David BROWN, United States
|Member(s):||Representatives of the co-operating nuclear data evaluation projects of NEA member countries|
Under the NEA Statute
International Atomic Energy Agency (IAEA)|
|Date of creation:||31 May 2016|
|End of mandate:||31 May 2020|
Mandate (Document reference):
Mandate (Document extract):
Extract from document [NEA/SEN/NSC/WPEC(2018)3]
The Evaluated Nuclear Data File (ENDF-6) nuclear data format has had a long and fruitful history as the preferred format for storing and exchanging evaluated nuclear data. Together with processing codes, it plays a pivotal role connecting nuclear physicists and reactor physicists, allowing them to exchange data between different computer codes. Today, however, it is showing signs of age. In particular, the ENDF-6 format places unnecessary limitations on the types of reactions and the level of precision at which data can be stored, making it more difficult to ensure quality and consistency of the data. Modern users are applying nuclear data towards solving a broad range of problems (in medical physics, global security and advanced detector designs, among others) that stretch the ENDF-6 format beyond its original design.
Purpose, scope and membership
The Subgroup 38 (SG38) of the Working Party on International Nuclear Data Evaluation Cooperation (WPEC) was formed to solicit feedback from international stakeholders and develop a new General Nuclear Database Structure (GNDS) for storing nuclear data to replace the legacy ENDF-6 format. The SG38 has met its stated goal to develop a nuclear data structure definition that can meet the needs of a broad set of nuclear data users and providers.
In order to take the next step, it has become necessary to establish an international expert group to endorse, promote and maintain the new format as the future international standard for disseminating nuclear reaction databases. Therefore, the Expert Group on the Recommended Definition of a General Nuclear Database Structure (EGGNDS) will become the steward of a new international definition for the modern nuclear database structure.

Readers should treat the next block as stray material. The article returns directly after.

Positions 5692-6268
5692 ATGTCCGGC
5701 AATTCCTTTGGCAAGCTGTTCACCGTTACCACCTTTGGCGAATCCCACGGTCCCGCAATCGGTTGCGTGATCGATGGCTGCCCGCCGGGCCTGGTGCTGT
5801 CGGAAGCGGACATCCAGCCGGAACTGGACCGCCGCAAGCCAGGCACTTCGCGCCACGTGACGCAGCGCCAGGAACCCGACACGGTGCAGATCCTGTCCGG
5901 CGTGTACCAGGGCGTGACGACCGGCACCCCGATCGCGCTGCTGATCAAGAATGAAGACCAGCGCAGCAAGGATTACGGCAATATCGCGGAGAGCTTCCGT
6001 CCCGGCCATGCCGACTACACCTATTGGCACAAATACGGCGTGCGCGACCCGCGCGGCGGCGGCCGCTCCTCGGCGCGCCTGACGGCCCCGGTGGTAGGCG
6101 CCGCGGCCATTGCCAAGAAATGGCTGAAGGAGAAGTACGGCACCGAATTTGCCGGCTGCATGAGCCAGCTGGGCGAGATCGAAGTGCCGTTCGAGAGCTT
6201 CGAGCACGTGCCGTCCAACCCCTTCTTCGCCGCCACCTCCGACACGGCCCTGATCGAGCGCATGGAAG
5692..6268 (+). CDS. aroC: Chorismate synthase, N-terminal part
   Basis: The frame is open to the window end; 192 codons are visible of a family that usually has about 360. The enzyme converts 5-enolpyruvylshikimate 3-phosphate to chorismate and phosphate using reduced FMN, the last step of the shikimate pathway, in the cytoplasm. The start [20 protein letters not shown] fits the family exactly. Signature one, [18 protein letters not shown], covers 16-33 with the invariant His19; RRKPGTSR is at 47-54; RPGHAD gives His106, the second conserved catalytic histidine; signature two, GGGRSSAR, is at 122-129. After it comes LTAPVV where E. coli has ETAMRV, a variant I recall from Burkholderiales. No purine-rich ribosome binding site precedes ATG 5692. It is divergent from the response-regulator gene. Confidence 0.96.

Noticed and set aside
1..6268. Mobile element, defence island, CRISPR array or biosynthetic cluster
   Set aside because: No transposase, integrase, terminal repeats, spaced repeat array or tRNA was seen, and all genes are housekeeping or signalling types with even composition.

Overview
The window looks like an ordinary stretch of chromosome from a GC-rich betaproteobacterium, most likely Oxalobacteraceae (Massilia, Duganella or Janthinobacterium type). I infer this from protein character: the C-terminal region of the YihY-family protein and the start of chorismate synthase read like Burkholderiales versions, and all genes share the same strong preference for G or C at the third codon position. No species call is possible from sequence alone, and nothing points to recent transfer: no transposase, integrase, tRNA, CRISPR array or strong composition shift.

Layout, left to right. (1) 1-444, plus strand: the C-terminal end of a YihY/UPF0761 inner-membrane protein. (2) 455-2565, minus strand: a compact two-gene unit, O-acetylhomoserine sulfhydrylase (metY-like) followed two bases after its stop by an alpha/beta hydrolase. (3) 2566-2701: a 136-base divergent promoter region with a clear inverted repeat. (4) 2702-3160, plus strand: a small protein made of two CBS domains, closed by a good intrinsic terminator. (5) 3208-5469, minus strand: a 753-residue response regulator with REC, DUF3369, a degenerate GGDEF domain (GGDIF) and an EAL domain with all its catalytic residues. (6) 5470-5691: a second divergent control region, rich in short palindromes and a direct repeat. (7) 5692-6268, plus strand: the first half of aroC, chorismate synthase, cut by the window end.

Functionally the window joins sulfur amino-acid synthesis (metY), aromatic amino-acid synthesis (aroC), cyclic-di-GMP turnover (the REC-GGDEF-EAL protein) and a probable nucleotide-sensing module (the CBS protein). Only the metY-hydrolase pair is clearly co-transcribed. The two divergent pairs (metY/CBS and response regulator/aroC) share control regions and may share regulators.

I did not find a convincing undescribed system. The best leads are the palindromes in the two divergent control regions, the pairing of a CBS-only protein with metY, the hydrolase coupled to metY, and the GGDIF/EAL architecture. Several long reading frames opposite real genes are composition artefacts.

Up to two official representatives from each WPEC nuclear data evaluation project or institution will recommend definitions of the GNDS. Currently these entities include the Evaluated Nuclear Data File (ENDF), Japanese Evaluated Nuclear Data Library (JENDL), Russian Library of Evaluated Neutron Data Files (ROSFOND/BROND), Joint Evaluated Fission and Fusion Nuclear Data Library (JEFF) and the IAEA.
Goals and activities
The main objectives of this Expert Group are to make the GNDS:
Other goals include the development of better open source infrastructure to manipulate, search, plot, process, translate and check nuclear data and the development of new nuclear data products heretofore not possible. The expert group, in close collaboration with the subgroup on infrastructure (WPEC/SG43), will ensure that important and useful tools for using the new recommended definition are developed and maintained.
The EGGNDS will guide the creation of new infrastructure and promote better evaluation practices. It is foreseen that it will release new GNDS versions with appropriate documentation as necessary, without overburdening stakeholders.
The Expert Group will ensure the recommended definition of the GNDS meets the needs of major international nuclear data communities. In addition, this Expert Group will work on the following deliverables: